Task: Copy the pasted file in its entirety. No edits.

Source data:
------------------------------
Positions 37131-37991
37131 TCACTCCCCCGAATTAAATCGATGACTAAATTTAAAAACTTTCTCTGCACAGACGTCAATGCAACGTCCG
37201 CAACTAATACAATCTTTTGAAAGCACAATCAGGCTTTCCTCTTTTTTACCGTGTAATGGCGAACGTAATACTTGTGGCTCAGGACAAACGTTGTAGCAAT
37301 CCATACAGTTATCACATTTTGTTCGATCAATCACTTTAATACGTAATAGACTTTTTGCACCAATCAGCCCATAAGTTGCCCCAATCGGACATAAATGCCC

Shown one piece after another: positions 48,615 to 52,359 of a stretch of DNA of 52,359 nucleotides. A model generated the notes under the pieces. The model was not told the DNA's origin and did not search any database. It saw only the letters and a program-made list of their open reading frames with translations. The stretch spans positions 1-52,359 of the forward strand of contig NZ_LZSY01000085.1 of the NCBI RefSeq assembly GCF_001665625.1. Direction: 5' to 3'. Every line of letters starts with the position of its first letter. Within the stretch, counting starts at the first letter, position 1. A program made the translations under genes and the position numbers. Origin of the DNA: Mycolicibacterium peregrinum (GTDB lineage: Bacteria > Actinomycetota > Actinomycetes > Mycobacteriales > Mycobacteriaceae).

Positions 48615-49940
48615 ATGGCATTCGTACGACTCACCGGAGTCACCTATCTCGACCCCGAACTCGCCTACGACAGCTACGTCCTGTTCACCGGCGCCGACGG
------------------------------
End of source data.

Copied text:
Positions 37131-37991
37131 TCACTCCCCCGAATTAAATCGATGACTAAATTTAAAAACTTTCTCTGCACAGACGTCAATGCAACGTCCG
37201 CAACTAATACAATCTTTTGAAAGCACAATCAGGCTTTCCTCTTTTTTACCGTGTAATGGCGAACGTAATACTTGTGGCTCAGGACAAACGTTGTAGCAAT
37301 CCATACAGTTATCACATTTTGTTCGATCAATCACTTTAATACGTAATAGACTTTTTGCACCAATCAGCCCATAAGTTGCCCCAATCGGACATAAATGCCC

Shown one piece after another: positions 48,615 to 52,359 of a stretch of DNA of 52,359 nucleotides. A model generated the notes under the pieces. The model was not told the DNA's origin and did not search any database. It saw only the letters and a program-made list of their open reading frames with translations. The stretch spans positions 1-52,359 of the forward strand of contig NZ_LZSY01000085.1 of the NCBI RefSeq assembly GCF_001665625.1. Direction: 5' to 3'. Every line of letters starts with the position of its first letter. Within the stretch, counting starts at the first letter, position 1. A program made the translations under genes and the position numbers. Origin of the DNA: Mycolicibacterium peregrinum (GTDB lineage: Bacteria > Actinomycetota > Actinomycetes > Mycobacteriales > Mycobacteriaceae).

Positions 48615-49940
48615 ATGGCATTCGTACGACTCACCGGAGTCACCTATCTCGACCCCGAACTCGCCTACGACAGCTACGTCCTGTTCACCGGCGCCGACGG